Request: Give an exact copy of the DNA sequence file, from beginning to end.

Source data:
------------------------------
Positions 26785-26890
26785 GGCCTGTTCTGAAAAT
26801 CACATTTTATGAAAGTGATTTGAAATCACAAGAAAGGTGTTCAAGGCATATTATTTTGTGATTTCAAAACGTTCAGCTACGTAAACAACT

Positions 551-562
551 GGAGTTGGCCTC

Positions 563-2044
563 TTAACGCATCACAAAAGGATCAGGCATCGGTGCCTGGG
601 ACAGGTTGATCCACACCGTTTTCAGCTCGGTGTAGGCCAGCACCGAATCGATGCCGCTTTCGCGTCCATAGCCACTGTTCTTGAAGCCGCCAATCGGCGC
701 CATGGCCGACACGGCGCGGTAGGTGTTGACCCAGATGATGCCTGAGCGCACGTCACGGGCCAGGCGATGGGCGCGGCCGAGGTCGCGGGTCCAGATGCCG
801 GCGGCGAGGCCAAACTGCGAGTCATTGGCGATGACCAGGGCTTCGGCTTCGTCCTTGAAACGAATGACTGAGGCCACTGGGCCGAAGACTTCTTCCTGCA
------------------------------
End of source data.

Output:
Positions 26785-26890
26785 GGCCTGTTCTGAAAAT
26801 CACATTTTATGAAAGTGATTTGAAATCACAAGAAAGGTGTTCAAGGCATATTATTTTGTGATTTCAAAACGTTCAGCTACGTAAACAACT

Positions 551-562
551 GGAGTTGGCCTC

Positions 563-2044
563 TTAACGCATCACAAAAGGATCAGGCATCGGTGCCTGGG
601 ACAGGTTGATCCACACCGTTTTCAGCTCGGTGTAGGCCAGCACCGAATCGATGCCGCTTTCGCGTCCATAGCCACTGTTCTTGAAGCCGCCAATCGGCGC
701 CATGGCCGACACGGCGCGGTAGGTGTTGACCCAGATGATGCCTGAGCGCACGTCACGGGCCAGGCGATGGGCGCGGCCGAGGTCGCGGGTCCAGATGCCG
801 GCGGCGAGGCCAAACTGCGAGTCATTGGCGATGACCAGGGCTTCGGCTTCGTCCTTGAAACGAATGACTGAGGCCACTGGGCCGAAGACTTCTTCCTGCA